Yesterday I watched a laparoscopic cholecystectomy (in normal language: a surgery where they remove the gall bladder using the keyhole method (in norwegian: kikhulsoperasjon av galleblæren).
I have been shadowing a doctor at the private hospital every day for about three weeks now from 9-12. He is a general practitioner and it has been very interesting to sit in on the consultations – I feel like I’ve learned a lot! In the hospital where he works there was a surgery yesterday, which he said I was allowed to watch!!
The goal of the surgery was to remove the patient’s gall bladder. Here’s a little background info on the gall baldder (woohoo – exciting!).
The gall bladder (9) stores something called bile, which is produced in the liver (10 + 11). After bile has been produced in the liver it goes through a ‘tube’ (4) to the gall bladder where it is stores before it is needed. Bile is a kind of liquid filled with substances that help break down fats in your small intestine (15 + 16). The bile then passes through another tube (5+6) to enter your small intestine.
The liver is the big brown structure, the gall bladder is the small green one, the small intestine is number 15+16, the stomach 14, and the pancreas is the large orange structure (17,18,19).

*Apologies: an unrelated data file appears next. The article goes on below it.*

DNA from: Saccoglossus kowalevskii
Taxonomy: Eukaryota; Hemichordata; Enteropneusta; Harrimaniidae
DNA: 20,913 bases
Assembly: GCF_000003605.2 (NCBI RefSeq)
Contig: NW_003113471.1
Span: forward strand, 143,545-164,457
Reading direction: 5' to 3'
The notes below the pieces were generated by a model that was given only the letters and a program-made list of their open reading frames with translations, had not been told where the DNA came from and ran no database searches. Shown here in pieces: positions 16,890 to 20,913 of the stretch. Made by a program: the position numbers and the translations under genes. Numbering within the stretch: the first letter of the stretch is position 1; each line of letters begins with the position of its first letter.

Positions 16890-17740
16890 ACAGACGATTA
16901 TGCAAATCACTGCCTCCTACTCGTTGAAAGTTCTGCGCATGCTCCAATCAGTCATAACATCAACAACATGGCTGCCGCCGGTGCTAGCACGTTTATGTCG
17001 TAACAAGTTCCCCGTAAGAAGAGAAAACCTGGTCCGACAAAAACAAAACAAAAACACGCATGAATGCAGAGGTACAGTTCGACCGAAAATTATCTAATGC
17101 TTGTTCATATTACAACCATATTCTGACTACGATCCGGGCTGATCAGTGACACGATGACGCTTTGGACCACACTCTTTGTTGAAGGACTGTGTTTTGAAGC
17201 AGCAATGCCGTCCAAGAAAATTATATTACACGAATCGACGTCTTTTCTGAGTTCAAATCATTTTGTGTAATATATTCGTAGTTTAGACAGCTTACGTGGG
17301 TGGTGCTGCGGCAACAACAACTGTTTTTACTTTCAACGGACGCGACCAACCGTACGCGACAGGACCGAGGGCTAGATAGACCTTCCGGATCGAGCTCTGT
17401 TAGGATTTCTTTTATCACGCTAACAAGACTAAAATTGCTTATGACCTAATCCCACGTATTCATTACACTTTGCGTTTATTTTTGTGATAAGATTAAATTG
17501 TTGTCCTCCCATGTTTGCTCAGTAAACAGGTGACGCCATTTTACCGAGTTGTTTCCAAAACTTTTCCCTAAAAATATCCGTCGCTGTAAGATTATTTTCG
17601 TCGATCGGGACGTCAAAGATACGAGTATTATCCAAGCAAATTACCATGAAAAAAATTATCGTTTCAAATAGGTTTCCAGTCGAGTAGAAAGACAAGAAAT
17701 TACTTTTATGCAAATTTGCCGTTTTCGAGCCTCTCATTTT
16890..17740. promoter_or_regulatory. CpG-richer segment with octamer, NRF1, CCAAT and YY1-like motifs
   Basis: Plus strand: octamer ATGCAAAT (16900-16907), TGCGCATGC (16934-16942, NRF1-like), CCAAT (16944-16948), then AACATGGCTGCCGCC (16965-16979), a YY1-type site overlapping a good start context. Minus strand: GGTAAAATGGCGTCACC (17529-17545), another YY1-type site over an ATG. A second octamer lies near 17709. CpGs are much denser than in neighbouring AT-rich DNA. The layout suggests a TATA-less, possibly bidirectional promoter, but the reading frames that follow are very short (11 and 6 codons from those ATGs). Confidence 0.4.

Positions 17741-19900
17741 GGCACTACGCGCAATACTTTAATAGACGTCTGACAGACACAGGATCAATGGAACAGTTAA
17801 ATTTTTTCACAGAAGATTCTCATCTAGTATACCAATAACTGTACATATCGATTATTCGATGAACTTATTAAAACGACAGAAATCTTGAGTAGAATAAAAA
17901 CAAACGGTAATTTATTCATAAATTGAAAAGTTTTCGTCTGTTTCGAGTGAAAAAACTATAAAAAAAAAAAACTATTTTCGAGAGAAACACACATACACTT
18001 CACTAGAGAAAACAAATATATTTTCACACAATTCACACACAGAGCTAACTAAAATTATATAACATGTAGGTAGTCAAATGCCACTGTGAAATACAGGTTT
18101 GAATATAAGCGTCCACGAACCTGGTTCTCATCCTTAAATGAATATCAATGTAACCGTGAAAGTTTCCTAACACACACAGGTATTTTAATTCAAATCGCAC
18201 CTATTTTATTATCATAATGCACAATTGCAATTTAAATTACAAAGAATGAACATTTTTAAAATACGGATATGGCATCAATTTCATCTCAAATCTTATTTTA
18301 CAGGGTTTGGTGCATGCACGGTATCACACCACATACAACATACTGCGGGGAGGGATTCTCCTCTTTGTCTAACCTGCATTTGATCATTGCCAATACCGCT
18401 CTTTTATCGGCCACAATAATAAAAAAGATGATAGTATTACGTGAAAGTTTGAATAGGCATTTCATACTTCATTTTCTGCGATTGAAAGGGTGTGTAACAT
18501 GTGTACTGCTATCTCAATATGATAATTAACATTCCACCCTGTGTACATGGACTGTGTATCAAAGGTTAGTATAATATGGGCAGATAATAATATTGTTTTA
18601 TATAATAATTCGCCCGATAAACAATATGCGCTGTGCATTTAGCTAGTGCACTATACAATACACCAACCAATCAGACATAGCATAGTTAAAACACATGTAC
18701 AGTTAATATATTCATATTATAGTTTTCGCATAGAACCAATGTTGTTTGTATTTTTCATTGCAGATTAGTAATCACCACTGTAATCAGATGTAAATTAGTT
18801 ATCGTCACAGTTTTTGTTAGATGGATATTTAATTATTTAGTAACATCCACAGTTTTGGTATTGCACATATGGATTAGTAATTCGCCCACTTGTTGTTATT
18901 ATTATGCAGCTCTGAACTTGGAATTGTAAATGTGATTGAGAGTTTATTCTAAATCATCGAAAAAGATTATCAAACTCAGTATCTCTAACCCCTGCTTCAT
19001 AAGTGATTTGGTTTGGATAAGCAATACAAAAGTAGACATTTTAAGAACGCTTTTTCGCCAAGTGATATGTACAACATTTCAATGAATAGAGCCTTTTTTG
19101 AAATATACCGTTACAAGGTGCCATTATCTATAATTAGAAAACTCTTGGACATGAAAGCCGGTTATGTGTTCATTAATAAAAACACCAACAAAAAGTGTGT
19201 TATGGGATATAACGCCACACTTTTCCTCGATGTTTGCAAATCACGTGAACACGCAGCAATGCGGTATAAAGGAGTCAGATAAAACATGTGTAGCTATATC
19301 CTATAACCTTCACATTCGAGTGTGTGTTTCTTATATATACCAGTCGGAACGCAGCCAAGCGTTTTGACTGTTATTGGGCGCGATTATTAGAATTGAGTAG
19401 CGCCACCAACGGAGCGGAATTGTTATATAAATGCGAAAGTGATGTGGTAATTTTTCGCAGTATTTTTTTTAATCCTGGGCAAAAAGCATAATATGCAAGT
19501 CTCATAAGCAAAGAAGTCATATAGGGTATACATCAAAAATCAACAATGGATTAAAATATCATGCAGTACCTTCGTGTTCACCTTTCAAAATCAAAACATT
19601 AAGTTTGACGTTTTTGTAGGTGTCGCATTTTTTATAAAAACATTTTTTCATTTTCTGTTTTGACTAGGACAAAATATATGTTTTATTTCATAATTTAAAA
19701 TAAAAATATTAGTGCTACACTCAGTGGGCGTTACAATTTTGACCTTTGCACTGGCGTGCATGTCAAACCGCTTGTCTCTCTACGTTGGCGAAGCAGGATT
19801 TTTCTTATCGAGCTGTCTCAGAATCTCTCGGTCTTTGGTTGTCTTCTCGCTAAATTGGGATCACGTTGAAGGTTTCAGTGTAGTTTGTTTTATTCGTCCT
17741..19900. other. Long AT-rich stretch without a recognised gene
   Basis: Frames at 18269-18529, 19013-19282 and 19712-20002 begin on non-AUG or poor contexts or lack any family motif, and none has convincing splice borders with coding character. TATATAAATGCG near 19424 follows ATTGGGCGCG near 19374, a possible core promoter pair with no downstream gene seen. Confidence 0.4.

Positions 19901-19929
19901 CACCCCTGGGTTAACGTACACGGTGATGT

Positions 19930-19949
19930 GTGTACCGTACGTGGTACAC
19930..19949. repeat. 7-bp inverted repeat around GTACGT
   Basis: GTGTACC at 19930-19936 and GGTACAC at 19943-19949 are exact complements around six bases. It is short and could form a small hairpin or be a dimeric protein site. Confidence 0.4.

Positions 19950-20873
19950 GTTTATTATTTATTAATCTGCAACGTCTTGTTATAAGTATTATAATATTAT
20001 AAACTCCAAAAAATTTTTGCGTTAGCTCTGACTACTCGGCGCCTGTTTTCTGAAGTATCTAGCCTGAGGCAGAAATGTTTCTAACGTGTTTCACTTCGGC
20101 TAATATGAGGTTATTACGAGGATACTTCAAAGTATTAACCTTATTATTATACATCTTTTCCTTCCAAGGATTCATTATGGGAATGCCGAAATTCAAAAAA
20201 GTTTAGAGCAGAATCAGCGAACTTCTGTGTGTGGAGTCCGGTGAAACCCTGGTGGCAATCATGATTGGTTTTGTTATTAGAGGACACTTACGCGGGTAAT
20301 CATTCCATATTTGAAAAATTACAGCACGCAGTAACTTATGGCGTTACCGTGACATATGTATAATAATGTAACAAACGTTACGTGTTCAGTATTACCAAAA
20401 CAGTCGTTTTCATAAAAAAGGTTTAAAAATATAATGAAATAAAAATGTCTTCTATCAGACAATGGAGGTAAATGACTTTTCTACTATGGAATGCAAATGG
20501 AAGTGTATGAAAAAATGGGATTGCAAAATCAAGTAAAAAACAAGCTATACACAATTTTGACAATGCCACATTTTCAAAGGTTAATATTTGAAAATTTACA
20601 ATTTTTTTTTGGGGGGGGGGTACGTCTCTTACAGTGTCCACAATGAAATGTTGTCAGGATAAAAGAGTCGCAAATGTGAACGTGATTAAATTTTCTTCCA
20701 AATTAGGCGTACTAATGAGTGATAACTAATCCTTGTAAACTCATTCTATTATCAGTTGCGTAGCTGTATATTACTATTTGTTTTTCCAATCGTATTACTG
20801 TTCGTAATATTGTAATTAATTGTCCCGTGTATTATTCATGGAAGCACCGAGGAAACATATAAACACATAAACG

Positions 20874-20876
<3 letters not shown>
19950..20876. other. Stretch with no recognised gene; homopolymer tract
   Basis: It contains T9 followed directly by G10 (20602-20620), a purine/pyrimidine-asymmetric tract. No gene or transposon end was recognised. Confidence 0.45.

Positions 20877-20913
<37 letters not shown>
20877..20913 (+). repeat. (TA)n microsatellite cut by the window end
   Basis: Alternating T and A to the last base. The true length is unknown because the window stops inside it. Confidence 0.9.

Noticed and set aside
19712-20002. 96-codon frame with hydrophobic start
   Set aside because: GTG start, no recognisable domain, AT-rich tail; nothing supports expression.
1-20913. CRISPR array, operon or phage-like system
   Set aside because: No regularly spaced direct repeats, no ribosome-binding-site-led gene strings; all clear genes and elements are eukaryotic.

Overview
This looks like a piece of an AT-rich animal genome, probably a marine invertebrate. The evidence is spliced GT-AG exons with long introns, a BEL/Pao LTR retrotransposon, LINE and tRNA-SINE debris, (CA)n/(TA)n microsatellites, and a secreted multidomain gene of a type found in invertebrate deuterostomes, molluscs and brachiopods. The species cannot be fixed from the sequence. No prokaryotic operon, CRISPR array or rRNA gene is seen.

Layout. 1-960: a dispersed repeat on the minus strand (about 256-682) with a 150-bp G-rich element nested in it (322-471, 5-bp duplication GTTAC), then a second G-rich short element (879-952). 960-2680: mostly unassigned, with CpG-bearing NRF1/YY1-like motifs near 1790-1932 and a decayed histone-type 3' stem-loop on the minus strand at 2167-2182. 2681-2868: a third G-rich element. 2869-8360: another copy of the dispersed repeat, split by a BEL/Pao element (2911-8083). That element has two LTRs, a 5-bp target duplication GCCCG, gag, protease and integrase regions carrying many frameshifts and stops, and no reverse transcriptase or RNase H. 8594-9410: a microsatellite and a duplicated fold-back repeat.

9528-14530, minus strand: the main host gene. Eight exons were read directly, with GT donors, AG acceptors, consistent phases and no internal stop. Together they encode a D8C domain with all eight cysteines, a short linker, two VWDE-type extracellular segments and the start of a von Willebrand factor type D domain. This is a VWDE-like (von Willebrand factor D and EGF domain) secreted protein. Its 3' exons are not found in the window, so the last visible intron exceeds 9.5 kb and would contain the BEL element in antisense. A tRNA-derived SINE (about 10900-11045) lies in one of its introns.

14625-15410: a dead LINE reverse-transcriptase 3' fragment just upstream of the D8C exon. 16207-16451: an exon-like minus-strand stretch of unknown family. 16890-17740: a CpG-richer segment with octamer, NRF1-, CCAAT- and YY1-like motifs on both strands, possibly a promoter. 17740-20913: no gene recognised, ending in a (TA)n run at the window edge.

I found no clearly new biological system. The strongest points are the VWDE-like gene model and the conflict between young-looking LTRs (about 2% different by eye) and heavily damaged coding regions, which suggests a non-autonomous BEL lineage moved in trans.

Sometimes, people get a stone that is stuck in tube 5 that prevent the bile from entering the small intestine. It’s not possible to remove gall bladder stones, so whoever has these stones have to have their gall bladder removed through a surgery called a cholecystectomy. It is a very common and a fairly simple procedure as it is done using a laparoscope, which is when you make four small incisions in the body, rather than a large cut. You then go in with a camera in one incision, and instruments in the other three.
This is what a laparoscopic surgery looks like from the outside
During the surgery I watched, there were some complications when they were trying to remove the gall bladder. The surgeon decided that they had to open up the patient with a large incision. This was great for me as I got to see even more! Once they opened up the patient they were able to remove the gall bladder (it just took 4 hours and my legs were tired…).
Want to have a look at what a cholecystectomy looks like? Have a look!!
After a pretty long surgery, my legs where aching, but it was of course extremely fascinating to watch. I’ve seen a couple of surgeries before, but this time the doctor was very good at explaining and showing me various organs.
A tired, but excited Anna!
So that was your biology lesson for the day! Hope you learned something x